- Tex. Gov’t Code Ann. §§ 411.171 – 411.208, Tex. Penal Code Ann. §§ 30.06, 46.15, 46.02, 46.03, 46.035. [↩]
- Utah Code Ann. §§ 53-5-701 – 53-5-710, 78-7-6, 76-8-311.1, 76-8-311.3, 76-10-529, 76-10-530. [↩]
- Va. Code Ann. §§ 18.2-308 – 18.2-308.1:5, 18.2-283, 18.2-283.1, 18.2-287.01. [↩]
- Wash. Rev. Code Ann. §§ 9.41.070 – 9.41.075, 9.41.097, 9.41.280, 9.41.300, 9.41.800. [↩]
- W. Va. Code §§ 61-7-4 – 61-7-7, 61-7-11a, 61-7-14. [↩]
- Ala. Code §§ 9-11-304, 13A-11-52, 13A-11-59, 13A-11-73 – 13A-11-75. [↩]
- Cal. Penal Code §§ 12050-12054, 12590. [↩]
- Conn. Gen. Stat. §§ 29-28 – 29-30, 29-32 – 29- 32b, 29-35, 29-37. [↩]
- Del. Code Ann. tit. 11, § 1441. [↩]
- Note that in 2007, the U.S. Court of Appeals for the District of Columbia Circuit struck down the District of Columbia’s strict laws banning most handgun possession in the District, prohibiting the carrying of pistols without a license, and requiring lawfully owned firearms to be kept unloaded and disassembled or bound by a trigger lock or similar device. Parker v. District of Columbia, 478 F.3d 370 (D.C. Cir. 2007). The court held that the laws violate the Second Amendment, interpreting the Amendment to protect an individual right to keep and bear firearms unrelated to service in the militia. The U.S. Supreme Court granted certiorari on the following question: Whether the challenged provisions violate the Second Amendment rights of individuals who are not affiliated with any state-regulated militia, but who wish to keep handguns and other firearms for private use in their homes? District of Columbia v. Heller, 128 S. Ct. 645, 169 L. Ed. 2d 417 (2007). The Supreme Court is expected to issue its ruling in the case by June 2008. [↩]
- D.C. Code Ann. §§ 22-4502.01 – 22-4506. [↩]
- Haw. Rev. Stat. Ann. § 134-9. [↩]
- Iowa Code §§ 724.4, 724.4B, 724.7 – 724.13. [↩]
- Md. Code Ann., Pub. Safety §§ 5-301 – 5-314. [↩]
- Mass. Gen. Laws ch. 140, §§ 131, 131C, 131P; ch. 269, § 10. [↩]
- N.J. Stat. Ann. §§ 2C:58-3, 2C:58-4, 2C:39-5. [↩]
- N.Y. Penal Law §§ 400.00, 265.01, 265.20. [↩]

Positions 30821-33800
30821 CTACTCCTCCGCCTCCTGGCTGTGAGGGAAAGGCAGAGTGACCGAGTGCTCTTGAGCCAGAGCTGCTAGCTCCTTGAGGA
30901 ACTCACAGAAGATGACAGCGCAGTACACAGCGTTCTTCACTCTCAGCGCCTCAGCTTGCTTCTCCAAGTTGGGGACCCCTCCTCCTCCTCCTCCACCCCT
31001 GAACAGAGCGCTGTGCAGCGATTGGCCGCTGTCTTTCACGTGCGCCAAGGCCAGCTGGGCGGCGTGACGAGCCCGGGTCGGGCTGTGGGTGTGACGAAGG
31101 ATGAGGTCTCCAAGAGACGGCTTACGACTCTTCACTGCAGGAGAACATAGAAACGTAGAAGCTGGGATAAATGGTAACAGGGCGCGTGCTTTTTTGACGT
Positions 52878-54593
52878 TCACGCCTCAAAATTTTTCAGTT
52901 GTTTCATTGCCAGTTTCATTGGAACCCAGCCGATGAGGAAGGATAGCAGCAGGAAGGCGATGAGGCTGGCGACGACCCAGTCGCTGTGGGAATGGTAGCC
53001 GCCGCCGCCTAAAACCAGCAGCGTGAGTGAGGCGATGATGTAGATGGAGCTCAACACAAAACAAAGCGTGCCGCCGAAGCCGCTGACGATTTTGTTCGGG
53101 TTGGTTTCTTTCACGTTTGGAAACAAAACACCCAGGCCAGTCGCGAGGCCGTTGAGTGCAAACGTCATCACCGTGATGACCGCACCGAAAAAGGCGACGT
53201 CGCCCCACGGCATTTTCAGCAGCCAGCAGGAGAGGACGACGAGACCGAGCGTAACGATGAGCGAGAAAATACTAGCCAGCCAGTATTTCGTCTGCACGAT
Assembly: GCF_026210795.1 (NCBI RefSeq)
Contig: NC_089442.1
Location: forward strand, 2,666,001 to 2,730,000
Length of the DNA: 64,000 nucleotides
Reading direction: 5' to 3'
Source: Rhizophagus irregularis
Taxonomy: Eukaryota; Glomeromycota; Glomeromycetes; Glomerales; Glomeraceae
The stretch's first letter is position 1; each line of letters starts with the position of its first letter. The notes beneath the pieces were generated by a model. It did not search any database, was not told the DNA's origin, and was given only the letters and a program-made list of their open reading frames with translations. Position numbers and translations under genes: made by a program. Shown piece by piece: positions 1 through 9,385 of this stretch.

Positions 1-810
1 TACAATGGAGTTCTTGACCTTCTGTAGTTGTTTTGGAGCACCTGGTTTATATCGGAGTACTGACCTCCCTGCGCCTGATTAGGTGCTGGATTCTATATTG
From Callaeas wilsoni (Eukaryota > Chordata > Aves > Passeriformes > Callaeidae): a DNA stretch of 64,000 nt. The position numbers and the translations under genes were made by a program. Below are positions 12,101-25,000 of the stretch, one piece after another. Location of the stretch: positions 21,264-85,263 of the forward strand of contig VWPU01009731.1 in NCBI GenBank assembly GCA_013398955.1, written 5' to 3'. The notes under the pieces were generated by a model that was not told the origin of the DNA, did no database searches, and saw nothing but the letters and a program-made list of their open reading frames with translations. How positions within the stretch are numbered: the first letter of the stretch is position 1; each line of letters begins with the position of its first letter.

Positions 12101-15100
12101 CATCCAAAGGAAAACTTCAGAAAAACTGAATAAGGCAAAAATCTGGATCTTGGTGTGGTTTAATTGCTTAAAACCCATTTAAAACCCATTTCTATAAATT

- R.I. Gen. Laws §§ 11-47-8 – 11-47-18. [↩]
- In Mecikalski v. Office of Att’y Gen., 2 P.3d 1039, 1046-47 (Wyo. 2000), the Supreme Court of Wyoming held that a local sheriff and chief of police correctly denied plaintiff’s application for a concealed weapons permit pursuant to Wyo. Stat. Ann. § 6-8-104(g). The court found that section 6-8-104(g) and the legislative intent behind it give local law enforcement broad discretion to deny a permit when there are reasonable grounds, based in fact, to believe that the permit would endanger the community. Mecikalski, 2 P.3d at 1046-47. [↩]
- Wyo. Stat. Ann. § 6-8-104. [↩]
- Alaska Stat. § 11.61.220(a). [↩]
- Vt. Stat. Ann. tit. 13, §§ 4004, 4016. [↩]
- In addition, Wyoming requires applicants to demonstrate familiarity with a firearm, through completion of certain safety or training courses, or by past experience using a firearm through participation in an organized handgun shooting competition or military service. [↩]
- This section is based on research and analysis of existing firearms laws in: Boston, Massachusetts; Chicago, Illinois; Hartford, Connecticut; Los Angeles, California; Newark, New Jersey; New York, New York; Omaha, Nebraska; and San Francisco, California. LCPGV selected these cities because they are located in states that grant local jurisdictions broad authority to regulate firearms. It also includes existing laws in Cleveland and Columbus, Ohio. Note, however, that in 2006, the Ohio Legislature passed House Bill 347 (overriding the Governor’s veto), which created Ohio Rev. Code Ann. § 9.68(A), a provision that purports to preempt all local authority to regulate firearms with few, limited exceptions. Legal challenges to the law are pending. Additional information about state laws governing local authority to regulate firearms is contained in the section of this report titled “The Legal Background.” [↩]
- Note that the Cleveland and Columbus ordinances predate the Ohio concealed carry law. Ohio Rev. Code Ann. §§ 2923.11 – 2923.1213. Likewise, the Omaha ordinance was in effect before Nebraska enacted its concealed carry law. Neb. Rev. Stat. Ann. §§ 28-1202, 69-2427 – 2447. [↩]
- Chicago, Ill., Code §§ 8-20-010, 8-24-020. [↩]
- Cleveland, Ohio, Code §§ 627.02(a) and (d), 627.10(a), 674.01 et seq. [↩]
- Columbus, Ohio, Code § 2323.12(A), (E)(3). [↩]
- Hartford, Conn., Code §§ 21-71, 21-72(d). [↩]
- City New York, N.Y., Admin. Code §§ 10-131(h)(1), (2); New York, N.Y., Rules tit. 38, § 5-01. [↩]
- Omaha, Neb., Code §§ 20-192, 20-194, 20-195, 20-204 – 20-208, 19-392.2. [↩]
- Ohio state law prohibits the knowing carrying of a firearm concealed on the person or ready at hand without a permit. Enhanced penalties apply in cases where the firearm is loaded, or for which the offender has ammunition “ready at hand.” [↩]
- Id. [↩]
- N.Y. Penal Law § 400.00(6). [↩]
- With some exceptions, no person may knowingly possess a firearm at a place that he or she knows or should know is a school zone. New York, N.Y., Charter § 460. [↩]
- Additional information on features of comprehensive licensing laws is contained in the section on Licensing of Gun Owners or Purchasers. [↩]